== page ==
Since the Middle Ages, knowledge transference related to arts and crafts was connected to the process of making, replicating, what the Master produced. In the XVI century, with the origin of Academies, learning began to be regulated and institutionalized. Today, we cannot expect innovations to arise without the purposeful development of both knowledge and practical skills that expand theoretical corpuses, thus being product of intellectual thought and producing material results.

–What cases, actors, products or elements related to Argentine and international culture embody an uplifting experience of that sort?
–There are many cases but choose to put Bauhaus on the spotlight, since we recently celebrated its centennial. Besides, it stands out because it is an experience of collective knowledge-building and it encompasses a wide diversity of creative activities: art, industrial design, graphic design, architecture, etc. Bauhaus professors (all male except for Gunta Stölz) were renowned artists that produced as fine work as any other master of the craft. New perspectives and ways of understanding a world that was undergoing drastic changes were explored in its workshops. That body of knowledge reaches us today through the school’s own publications, an endeavor carried out by the Czech writer and photographer, Lucía Moholy-Nagy, who organized the Bauhaus book collection.
This group of designers and artists from the early XX century, fulfilled the complete research cycle: from the production of knowledge based on experimental practices to the communication of the acquired wisdom. To produce, to think, and to communicate are three inseparable actions.

–Has the bond between design and knowledge changed throughout the XXI century as a result of new technologies and new ways of learning, living, consuming, and interacting?
–The links between thought design and produced design are in constant change. There are many factors that explain this, such as a strong retro emphasis on visual elements, a usual way of communication from the past used, for example, in Gothic cathedrals as a vehicle to convey ecclesiastical messages and stories that were then minimized by rationalistic trends. Visual thinking is currently being re-valued. Simultaneously, more democratic knowledge diffusion channels became available, thus making accessible to a broad audience debates that were previously restricted to elite groups. These spaces require an adequate design.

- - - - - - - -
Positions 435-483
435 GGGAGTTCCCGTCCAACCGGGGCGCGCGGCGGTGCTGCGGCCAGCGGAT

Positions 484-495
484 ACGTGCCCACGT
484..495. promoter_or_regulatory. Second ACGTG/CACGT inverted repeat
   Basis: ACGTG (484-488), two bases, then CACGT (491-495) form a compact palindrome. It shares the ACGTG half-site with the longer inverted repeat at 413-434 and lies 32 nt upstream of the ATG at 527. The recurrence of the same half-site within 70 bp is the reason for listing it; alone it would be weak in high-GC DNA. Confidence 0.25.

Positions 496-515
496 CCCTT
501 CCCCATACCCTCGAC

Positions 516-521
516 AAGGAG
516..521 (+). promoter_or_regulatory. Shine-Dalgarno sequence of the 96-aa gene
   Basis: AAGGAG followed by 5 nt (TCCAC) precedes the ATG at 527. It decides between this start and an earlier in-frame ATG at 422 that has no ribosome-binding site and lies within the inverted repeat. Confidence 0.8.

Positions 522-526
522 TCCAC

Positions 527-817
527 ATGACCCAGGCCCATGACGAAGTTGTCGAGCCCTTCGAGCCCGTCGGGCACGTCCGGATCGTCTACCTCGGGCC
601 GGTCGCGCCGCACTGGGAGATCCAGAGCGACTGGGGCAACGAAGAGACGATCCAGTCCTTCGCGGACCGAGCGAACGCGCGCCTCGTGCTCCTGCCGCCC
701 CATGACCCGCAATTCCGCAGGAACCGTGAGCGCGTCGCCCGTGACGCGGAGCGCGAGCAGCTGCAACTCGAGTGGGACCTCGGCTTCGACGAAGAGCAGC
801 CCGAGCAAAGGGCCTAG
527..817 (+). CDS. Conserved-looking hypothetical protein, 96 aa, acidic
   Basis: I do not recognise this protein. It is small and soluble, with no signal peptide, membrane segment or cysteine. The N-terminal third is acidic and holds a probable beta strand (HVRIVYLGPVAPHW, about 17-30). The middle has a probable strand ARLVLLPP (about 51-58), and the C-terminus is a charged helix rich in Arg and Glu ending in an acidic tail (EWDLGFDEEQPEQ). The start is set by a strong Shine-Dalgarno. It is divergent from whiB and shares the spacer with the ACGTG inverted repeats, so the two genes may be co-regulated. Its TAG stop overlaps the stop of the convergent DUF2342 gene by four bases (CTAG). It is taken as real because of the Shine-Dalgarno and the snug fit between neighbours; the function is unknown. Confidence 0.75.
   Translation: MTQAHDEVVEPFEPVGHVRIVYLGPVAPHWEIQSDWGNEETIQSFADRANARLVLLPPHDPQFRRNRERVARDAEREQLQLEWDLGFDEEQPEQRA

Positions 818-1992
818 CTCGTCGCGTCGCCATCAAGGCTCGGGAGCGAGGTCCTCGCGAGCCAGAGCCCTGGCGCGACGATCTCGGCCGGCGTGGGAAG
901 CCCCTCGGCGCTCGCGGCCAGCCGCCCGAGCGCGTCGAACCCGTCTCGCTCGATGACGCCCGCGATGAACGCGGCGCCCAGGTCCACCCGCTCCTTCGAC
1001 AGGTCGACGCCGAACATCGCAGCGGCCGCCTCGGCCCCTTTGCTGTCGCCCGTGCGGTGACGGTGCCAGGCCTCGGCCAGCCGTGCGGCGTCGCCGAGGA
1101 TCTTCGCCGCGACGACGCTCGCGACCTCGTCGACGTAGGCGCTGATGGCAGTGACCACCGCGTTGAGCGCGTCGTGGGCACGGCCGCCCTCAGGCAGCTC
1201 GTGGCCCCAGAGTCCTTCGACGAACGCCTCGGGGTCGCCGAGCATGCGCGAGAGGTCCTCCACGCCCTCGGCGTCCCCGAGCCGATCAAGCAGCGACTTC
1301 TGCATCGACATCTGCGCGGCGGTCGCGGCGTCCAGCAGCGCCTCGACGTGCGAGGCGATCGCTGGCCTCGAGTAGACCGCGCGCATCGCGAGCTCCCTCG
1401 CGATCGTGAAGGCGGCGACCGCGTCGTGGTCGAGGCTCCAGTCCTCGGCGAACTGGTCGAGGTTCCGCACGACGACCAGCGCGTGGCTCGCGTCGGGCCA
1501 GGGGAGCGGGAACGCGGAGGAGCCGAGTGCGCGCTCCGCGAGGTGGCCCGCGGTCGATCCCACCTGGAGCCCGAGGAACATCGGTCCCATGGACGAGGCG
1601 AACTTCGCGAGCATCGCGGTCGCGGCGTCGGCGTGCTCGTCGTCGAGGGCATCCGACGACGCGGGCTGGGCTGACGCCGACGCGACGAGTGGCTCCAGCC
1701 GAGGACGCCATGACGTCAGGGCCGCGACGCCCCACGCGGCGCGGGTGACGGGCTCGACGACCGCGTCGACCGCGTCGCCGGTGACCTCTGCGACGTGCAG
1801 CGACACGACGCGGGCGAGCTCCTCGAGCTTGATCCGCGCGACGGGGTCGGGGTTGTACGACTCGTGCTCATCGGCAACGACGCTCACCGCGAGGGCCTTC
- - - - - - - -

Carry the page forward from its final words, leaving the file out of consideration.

Besides, a profound revision of hegemonic control over knowledge is taking place and the notion of a single line of thought, produced mainly by white, western, heterosexual males without disabilities, is being questioned. These, previously undermined, points of view encourage us to reconsider the way in which we configure cities, buildings, and objects.

–How can we boost the potential of this pairing in order to produce innovative solutions that foster improvement in such areas as social inclusion, cultural diversity, gender equality, environmental care, and access to education?
–Presently, at least in Latin America we are witnessing a significant wave of pro-rights movements. We must revise the values that we learnt during our training period in order to find the place where community and design, as a discipline, meet. This entails a reassessment of design’s limitations and potentials. I notice that we are still behind social demands and concerns and that institutions have burdensome mechanisms which, due to several corporate interests, become obstacles when it comes to address those issues. In that sense, I believe that innovations will be produced in the margins, in the periphery, and, from that position, they will put pressure on the center.